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Posts Tagged ‘akasaka-mitsuke’

What does Ushigome mean?

In Japan, Japanese Castles, Travel in Japan on September 24, 2013 at 6:08 pm

牛込
Ushigome (Crowd of Cows)

View of Ushigome Bridge and Ushigome Mitsuke and Ushigome Go-mon. Judging from the high walls and design of the building on the left, I would say that was a daimyo residence.

View of Ushigome Bridge and Ushigome Mitsuke and Ushigome Go-mon.
Judging from the high walls and design of the building on the left, I would say that was a daimyo residence.
But nary a cow in sight… lol

ushi

cow

komi[i]

swarming, huddling, amassed, crowded,
“in bulk”

According to Japanese Wikipedia[ii], in 701, in accordance to the Taihō Code, a livestock ranch was established in this area. In fact, two were established which were sometimes referred to as 牛牧 gyūmaki a cow ranch and 馬牧 umamaki a horse ranch. These two locations came to be referred to as 牛込 Ushigome and 駒込 Komagome.

The fact that there was a cattle/dairy ranch here in the Asuka Period is a known fact (it’s documented). The horse ranch is a different story. In all of my research about Komagome, I didn’t find a single mention of this. When you look up Ushigome, many articles tend to mention Komagome, and I think that because of the strength of the evidence in support of the Ushigome being a literal etymology, the writers try to associate Komagome with it. But this would be a false etymology. Their logic: two places have similar names, they must be related, right?[iii]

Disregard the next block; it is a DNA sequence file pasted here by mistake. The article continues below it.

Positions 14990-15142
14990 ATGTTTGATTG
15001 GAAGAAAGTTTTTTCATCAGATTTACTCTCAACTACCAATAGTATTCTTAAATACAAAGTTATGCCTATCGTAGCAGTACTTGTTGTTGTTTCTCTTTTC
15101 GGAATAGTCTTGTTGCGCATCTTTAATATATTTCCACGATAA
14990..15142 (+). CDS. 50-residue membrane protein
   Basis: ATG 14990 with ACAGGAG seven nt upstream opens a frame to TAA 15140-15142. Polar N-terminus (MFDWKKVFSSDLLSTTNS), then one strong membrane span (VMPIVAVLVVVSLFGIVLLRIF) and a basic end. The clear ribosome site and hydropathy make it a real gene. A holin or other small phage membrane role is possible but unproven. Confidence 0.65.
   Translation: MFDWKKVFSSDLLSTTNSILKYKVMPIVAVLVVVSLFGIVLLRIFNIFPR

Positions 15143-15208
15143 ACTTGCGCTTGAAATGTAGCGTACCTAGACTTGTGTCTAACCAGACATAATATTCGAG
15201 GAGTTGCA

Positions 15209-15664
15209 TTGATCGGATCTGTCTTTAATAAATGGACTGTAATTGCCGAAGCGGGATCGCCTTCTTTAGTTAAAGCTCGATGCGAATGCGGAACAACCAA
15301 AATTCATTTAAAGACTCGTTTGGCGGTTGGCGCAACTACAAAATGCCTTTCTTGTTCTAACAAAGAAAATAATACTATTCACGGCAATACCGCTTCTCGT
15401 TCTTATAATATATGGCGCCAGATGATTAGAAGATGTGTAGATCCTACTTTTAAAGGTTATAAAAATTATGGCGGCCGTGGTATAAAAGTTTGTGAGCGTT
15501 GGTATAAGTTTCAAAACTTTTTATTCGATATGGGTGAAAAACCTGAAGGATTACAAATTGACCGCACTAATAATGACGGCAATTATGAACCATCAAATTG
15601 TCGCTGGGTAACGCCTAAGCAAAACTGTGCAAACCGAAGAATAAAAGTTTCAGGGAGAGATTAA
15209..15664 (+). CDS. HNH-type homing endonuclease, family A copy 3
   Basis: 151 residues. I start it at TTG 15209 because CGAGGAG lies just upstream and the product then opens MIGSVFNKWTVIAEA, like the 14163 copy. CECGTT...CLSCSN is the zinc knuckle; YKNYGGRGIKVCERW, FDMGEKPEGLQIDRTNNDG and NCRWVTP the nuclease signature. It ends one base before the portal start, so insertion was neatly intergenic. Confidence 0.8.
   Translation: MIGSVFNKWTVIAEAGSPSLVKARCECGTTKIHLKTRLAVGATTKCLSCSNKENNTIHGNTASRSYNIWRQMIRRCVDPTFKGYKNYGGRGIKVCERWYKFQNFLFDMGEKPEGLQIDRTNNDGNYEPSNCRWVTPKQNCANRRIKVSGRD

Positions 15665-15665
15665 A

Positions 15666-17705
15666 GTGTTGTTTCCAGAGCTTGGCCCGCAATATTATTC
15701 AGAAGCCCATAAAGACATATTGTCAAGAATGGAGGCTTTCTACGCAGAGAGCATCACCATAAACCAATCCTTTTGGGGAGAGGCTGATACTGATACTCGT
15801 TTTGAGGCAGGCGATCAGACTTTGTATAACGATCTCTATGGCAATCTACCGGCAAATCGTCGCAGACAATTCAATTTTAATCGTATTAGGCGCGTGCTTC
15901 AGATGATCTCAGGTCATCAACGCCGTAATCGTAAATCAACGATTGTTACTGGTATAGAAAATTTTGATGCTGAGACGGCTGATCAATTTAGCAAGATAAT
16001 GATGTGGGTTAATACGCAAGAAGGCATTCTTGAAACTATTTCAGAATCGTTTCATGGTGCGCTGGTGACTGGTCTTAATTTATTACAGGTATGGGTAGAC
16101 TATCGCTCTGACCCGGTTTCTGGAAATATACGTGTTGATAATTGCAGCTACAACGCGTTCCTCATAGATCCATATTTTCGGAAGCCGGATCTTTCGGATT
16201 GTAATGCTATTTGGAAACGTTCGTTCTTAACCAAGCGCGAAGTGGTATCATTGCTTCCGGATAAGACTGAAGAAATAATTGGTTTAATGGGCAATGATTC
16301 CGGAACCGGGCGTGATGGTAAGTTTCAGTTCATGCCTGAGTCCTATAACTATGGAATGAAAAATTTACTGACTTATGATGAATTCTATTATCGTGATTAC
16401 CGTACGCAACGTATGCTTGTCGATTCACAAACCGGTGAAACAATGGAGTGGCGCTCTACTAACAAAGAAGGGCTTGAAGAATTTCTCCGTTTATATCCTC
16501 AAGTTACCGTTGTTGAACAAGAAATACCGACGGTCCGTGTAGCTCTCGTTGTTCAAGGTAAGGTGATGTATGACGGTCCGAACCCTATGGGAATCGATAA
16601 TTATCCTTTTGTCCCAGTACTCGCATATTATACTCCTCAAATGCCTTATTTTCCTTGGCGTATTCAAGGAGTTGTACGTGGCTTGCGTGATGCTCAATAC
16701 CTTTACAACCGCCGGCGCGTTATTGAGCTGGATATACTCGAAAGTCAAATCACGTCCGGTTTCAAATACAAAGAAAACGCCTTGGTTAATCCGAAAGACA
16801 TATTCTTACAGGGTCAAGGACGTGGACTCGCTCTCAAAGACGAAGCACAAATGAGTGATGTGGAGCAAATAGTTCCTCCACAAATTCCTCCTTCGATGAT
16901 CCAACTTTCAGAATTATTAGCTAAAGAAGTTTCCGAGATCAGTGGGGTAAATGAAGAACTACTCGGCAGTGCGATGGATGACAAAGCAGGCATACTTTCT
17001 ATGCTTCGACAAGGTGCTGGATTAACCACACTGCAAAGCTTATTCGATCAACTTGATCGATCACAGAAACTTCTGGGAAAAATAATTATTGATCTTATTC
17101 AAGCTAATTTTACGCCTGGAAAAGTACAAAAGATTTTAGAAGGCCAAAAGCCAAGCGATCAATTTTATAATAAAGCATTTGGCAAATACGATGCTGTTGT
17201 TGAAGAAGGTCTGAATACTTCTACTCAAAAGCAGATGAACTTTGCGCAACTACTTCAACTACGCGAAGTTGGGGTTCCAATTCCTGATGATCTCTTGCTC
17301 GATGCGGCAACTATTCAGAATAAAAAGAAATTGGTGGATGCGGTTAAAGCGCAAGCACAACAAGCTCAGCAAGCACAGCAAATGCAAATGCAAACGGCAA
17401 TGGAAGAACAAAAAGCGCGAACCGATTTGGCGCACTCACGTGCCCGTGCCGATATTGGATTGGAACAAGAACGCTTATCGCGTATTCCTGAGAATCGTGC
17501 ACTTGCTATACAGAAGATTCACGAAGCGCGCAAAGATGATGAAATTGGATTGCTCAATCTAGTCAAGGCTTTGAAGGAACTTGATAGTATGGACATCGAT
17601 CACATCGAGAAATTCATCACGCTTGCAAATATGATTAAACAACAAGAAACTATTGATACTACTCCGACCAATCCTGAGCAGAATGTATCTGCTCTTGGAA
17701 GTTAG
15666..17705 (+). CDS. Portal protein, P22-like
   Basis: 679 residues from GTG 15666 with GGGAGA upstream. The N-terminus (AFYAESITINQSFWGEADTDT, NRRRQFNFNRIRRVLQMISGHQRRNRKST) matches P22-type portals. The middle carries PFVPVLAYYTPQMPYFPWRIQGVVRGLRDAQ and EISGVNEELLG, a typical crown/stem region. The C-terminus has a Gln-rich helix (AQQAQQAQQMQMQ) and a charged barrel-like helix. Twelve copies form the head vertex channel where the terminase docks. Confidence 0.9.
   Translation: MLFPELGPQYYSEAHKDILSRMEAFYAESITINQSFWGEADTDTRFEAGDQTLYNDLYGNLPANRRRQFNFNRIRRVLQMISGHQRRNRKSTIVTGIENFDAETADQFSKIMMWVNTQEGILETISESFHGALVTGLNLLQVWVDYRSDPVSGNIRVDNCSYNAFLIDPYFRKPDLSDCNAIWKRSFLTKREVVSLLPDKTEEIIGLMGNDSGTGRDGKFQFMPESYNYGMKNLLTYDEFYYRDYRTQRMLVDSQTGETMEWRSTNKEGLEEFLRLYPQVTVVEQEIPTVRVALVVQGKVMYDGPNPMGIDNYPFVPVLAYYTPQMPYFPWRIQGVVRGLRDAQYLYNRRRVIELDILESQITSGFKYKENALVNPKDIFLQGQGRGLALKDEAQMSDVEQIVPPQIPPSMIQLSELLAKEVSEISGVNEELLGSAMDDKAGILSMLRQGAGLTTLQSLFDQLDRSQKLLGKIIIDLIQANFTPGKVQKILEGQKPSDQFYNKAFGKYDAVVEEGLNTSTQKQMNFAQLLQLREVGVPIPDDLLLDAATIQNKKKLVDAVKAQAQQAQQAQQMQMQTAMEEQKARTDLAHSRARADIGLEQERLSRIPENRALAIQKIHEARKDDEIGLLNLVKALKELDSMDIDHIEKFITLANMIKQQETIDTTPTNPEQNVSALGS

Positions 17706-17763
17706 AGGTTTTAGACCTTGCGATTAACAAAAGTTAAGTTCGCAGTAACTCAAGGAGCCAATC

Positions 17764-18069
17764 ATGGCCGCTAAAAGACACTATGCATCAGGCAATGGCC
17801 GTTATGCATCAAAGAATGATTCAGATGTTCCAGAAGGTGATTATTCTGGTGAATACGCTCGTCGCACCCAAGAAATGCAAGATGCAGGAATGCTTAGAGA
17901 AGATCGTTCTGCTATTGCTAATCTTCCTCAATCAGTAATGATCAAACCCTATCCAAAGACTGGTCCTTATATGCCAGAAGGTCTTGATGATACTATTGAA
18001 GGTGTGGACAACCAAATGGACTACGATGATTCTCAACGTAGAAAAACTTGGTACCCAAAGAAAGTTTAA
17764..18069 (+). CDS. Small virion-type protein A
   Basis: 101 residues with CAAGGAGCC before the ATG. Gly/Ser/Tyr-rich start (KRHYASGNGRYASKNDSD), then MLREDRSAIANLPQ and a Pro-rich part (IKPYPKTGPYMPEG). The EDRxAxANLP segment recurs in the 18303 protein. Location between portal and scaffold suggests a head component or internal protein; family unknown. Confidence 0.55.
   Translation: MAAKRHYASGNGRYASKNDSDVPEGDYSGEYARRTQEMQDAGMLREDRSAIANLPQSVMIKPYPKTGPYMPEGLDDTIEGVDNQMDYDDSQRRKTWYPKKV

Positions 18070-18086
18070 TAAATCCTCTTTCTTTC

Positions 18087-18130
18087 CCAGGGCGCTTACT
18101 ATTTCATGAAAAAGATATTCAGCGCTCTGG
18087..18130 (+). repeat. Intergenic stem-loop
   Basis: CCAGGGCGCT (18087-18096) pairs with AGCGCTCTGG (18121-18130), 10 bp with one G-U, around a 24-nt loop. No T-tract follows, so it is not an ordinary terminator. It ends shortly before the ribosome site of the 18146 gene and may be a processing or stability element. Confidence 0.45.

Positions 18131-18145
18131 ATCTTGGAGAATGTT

Well, anyways, it’s possible that there is a connection between the two (one of the theories about Komagome is that it was a place where horses were herded into a confined space). There just isn’t any record of this being so. When we don’t have the evidence we should always take that theory with a grain of salt.

But with Ushigome, rest assured, this is most likely the case.

Cattle ranches aren't really a common theme in Japanese art, so I can't really imagine what one would have looked like. However, I found this 1950's aerial shot from Oregon in the 1950's and I wonder if an ancient Japanese cattle ranch would have looked a little like this....

Cattle ranches aren’t really a common theme in Japanese art, so I can’t really imagine what one would have looked like.
However, I found this 1950’s aerial shot from Oregon in the 1950’s and I wonder if an ancient Japanese cattle ranch would have looked a little like this….